Continue reading ‘A meta-analysis of microcosm experiments shows that dimethyl sulfide (DMS) production in polar waters is insensitive to ocean acidification’

The northern European shelf as increasing net sink for CO2

We developed a simple method to refine existing open ocean maps towards different coastal seas. Using a multi linear regression we produced monthly maps of surface ocean fCO2 in the northern European coastal seas (North Sea, Baltic Sea, Norwegian Coast and in the Barents Sea) covering a time period from 1998 to 2016. A comparison with gridded SOCAT v5 data revealed standard deviations of the residuals 0 ± 26 μatm in the North Sea, 0 ± 16 μatm along the Norwegian Coast, 0 ± 19 μatm in the Barents Sea, and 2 ± 42 μatm in the Baltic Sea.We used these maps as basis to investigate trends in fCO2, pH and air-sea CO2 flux. The surface ocean fCO2 trends are smaller than the atmospheric trend in most of the studied region. Only the western part of the North Sea is showing an increase in fCO2 close to 2 μatm yr−1, which is similar to the atmospheric trend. The Baltic Sea does not show a significant trend. Here, the variability was much larger than possibly observable trends. Consistently, the pH trends were smaller than expected for an increase of fCO2 in pace with the rise of atmospheric CO2 levels. The calculated air-sea CO2 fluxes revealed that most regions were net sinks for CO2. Only the southern North Sea and the Baltic Sea emitted CO2 to the atmosphere. Especially in the northern regions the sink strength increased during the studied period.

Continue reading ‘The northern European shelf as increasing net sink for CO2’

Submarine groundwater and vent discharge in a volcanic area associated with coastal acidification

We investigated submarine groundwater discharge (SGD) in a volcanic coastal area that hosts the world’s most biodiverse reefs. Measurements of 222Rn activity in coastal seawater, a tracer for groundwater, indicated prevalent SGD. In areas where seawater 222Rn activity was generally higher, we discovered hydrothermal springs emitting acidic waters (pH~5.4‐6.0) and venting magmatic CO2 which brought local pCO2 levels up to 95,000 ppm. The collection of vents raised CO2 and lowered pH over 1‐2 km of coastline. The hydrogen and oxygen isotope composition of water and chloride concentration revealed that the springs discharge recirculated seawater mixed variably with terrestrial groundwater. Shallower springs and porewater have a higher proportion of terrestrial groundwater than deeper springs, which emit mostly recirculated seawater. This suggests that different SGD mechanisms are present. The SGD could be contributing to the evolution and function of the biodiverse ecosystem but it also represents myriad pathways for contamination.

Continue reading ‘Submarine groundwater and vent discharge in a volcanic area associated with coastal acidification’

Variability of bottom carbonate chemistry over the deep coral reefs in the Florida Straits and the impacts of mesoscale processes

Highlights

• Strong upwelling driven by the Florida Current meandering, eddies, and island wakes.

• Strong temporal variability of bottom water properties over the upper slope.

• Aragonite saturation over the deep coral habitats is frequently only marginally >1.

Abstract

Abundant and diverse cold-water coral and fish communities can be found in the deep waters of the Florida Straits, which are believed to be living under suboptimal conditions impacted by increasing oceanic CO2 levels. Yet, little is known regarding the spatial–temporal variability of bottom carbonate chemistry parameters and their dynamic drivers in this area. To address this issue, we present results from numerical simulations of a coupled physical-biogeochemical model for the south Florida shelf and Florida Straits. Our exploratory analysis focuses on two well-known deep-coral habitats: Pourtalès Terrace (200-450 m) and Miami Terrace (270-600 m). Results suggest that bottom waters along the northern/western slope of the Straits are comprised primarily of the North Atlantic Central Water (NWCW) and Antarctic Intermediate Water (AAIW), driven by upwelling associated with the bottom Ekman transport of the Florida Current. Over the Pourtalès Terrace, both the meandering of the Florida Current and mesoscale eddies modulate the upwelling (downwelling) of cold (warm) waters. In contrast, Florida Current makes a sharp turn at the southern end of the Miami Terrace leading to persistent island wakes, frequent occurrences of a transient eddy, and strong upwelling of deep waters toward the platform of the terrace. Passage of the transient eddy often accompanies strong downwelling of warm waters and a return (southward) flow on top of the platform. Overall, bottom water properties including temperature (T), dissolved inorganic carbon (DIC) and total alkalinity (TA) show strong variability on weekly to monthly time-scales over entire Pourtalès Terrace and on the platform of Miami Terrace mostly driven by physics. In deeper areas (>400 m), bottom water properties are fairly stable with both DIC and TA showing narrow ranges. Interestingly, waters over the southeastern portion of the Pourtalès Terrace show consistently warmer temperature, lower DIC, and higher TA than those on top of this terrace. The aragonite saturation state () ranges 1.2-2 on top of the Pourtalès Terrace and 1.2-1.7 both on top of Miami Terrace and on the upper slope of Pourtalès Terrace. In the deeper slope areas (>400 m), it is nearly constant at 1.2-1.3. This modeling effort suggests that remote forcing and biogeochemical processes along the transport paths, from the Gulf of Mexico to the Straits, are significant but second-order contributors to the variability of bottom carbonate chemistry. The impacts of benthic biogeochemical processes along the transit paths are not resolved.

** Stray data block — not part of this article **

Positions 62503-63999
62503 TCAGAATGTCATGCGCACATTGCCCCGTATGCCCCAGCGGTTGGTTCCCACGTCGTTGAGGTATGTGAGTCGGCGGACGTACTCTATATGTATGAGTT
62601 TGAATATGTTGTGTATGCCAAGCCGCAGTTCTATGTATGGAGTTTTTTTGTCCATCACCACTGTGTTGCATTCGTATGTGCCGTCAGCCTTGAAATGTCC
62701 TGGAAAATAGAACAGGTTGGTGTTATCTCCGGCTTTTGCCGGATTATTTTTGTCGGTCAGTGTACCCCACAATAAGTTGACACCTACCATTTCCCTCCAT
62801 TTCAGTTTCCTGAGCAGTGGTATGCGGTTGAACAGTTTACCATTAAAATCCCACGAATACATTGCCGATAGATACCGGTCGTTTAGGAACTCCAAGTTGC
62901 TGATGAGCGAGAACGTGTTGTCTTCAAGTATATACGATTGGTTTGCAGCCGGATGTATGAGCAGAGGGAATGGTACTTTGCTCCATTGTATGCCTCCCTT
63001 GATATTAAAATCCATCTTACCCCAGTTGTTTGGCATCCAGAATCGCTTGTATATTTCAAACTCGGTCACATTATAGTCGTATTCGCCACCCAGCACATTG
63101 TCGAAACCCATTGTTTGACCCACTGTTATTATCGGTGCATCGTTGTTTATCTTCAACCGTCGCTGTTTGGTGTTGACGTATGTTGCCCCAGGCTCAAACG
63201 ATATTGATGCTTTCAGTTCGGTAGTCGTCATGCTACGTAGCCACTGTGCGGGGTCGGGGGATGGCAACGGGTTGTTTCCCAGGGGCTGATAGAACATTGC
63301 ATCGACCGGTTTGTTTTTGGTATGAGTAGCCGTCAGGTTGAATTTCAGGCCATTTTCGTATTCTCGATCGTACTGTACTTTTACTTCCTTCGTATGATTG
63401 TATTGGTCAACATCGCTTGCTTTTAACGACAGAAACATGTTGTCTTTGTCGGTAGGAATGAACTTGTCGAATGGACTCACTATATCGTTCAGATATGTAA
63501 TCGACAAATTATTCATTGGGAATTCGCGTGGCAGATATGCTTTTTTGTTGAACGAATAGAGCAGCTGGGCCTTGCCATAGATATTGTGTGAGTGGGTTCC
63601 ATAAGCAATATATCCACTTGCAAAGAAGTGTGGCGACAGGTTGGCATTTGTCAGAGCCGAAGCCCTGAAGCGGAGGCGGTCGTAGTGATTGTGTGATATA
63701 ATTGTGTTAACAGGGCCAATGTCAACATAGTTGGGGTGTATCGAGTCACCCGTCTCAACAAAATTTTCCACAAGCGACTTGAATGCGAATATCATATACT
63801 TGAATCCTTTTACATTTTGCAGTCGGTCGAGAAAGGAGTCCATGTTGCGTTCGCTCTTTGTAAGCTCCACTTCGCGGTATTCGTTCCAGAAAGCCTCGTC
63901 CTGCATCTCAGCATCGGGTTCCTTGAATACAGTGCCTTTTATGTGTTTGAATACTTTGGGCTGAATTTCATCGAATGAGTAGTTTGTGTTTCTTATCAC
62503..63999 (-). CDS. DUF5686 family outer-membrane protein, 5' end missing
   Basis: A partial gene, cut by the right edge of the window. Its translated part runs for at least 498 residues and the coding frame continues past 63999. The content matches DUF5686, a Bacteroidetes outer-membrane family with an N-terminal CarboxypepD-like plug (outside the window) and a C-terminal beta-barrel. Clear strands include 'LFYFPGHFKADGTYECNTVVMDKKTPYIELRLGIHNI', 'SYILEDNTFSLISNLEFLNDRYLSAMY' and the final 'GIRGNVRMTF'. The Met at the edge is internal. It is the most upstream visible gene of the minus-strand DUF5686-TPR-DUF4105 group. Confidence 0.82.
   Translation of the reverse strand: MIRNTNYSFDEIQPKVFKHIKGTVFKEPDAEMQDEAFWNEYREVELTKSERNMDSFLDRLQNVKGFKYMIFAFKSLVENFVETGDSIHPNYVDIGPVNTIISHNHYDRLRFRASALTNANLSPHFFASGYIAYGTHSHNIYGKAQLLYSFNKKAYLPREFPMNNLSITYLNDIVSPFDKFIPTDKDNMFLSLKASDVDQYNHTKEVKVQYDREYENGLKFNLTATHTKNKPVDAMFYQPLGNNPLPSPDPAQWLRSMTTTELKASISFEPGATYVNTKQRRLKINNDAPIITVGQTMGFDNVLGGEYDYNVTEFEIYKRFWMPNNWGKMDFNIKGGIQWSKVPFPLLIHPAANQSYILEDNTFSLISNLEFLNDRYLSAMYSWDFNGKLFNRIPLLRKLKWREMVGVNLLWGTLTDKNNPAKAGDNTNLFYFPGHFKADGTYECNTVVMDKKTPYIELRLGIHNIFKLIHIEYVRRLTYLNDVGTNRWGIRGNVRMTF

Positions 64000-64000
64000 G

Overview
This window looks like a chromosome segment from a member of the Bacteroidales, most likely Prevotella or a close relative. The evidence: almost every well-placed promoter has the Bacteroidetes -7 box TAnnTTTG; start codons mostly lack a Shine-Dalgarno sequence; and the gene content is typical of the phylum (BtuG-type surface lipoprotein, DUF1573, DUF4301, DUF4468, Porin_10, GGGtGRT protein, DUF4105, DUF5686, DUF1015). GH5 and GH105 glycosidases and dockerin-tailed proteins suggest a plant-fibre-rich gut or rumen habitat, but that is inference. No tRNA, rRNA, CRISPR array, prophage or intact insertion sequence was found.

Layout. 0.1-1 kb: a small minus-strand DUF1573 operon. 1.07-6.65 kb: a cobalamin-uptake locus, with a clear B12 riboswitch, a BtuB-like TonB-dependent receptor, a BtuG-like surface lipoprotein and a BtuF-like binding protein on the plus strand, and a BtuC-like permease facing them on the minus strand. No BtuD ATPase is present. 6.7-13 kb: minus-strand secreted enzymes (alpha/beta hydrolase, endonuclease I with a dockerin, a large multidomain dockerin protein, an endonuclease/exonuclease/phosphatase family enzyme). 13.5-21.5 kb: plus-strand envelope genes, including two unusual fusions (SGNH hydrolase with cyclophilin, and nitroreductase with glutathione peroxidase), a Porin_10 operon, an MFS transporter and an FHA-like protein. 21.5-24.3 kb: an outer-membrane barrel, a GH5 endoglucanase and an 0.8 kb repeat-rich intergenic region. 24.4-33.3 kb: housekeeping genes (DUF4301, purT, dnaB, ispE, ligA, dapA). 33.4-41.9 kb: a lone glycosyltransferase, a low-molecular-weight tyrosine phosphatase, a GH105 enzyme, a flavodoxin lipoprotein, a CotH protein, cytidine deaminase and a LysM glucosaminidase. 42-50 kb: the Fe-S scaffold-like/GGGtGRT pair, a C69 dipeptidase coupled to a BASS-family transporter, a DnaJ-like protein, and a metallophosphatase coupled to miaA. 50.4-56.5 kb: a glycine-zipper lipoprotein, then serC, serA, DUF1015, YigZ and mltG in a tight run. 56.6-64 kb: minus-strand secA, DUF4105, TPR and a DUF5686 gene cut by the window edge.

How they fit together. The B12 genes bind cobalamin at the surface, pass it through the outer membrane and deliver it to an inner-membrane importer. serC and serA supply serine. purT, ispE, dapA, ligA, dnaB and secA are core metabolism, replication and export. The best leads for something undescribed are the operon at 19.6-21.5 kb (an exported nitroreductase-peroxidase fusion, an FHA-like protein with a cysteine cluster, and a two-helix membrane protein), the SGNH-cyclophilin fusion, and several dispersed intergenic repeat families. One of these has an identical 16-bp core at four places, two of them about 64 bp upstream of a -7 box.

Continue reading ‘Variability of bottom carbonate chemistry over the deep coral reefs in the Florida Straits and the impacts of mesoscale processes’


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OA-ICC HIGHLIGHTS

Ocean acidification in the IPCC AR5 WG II

OUP book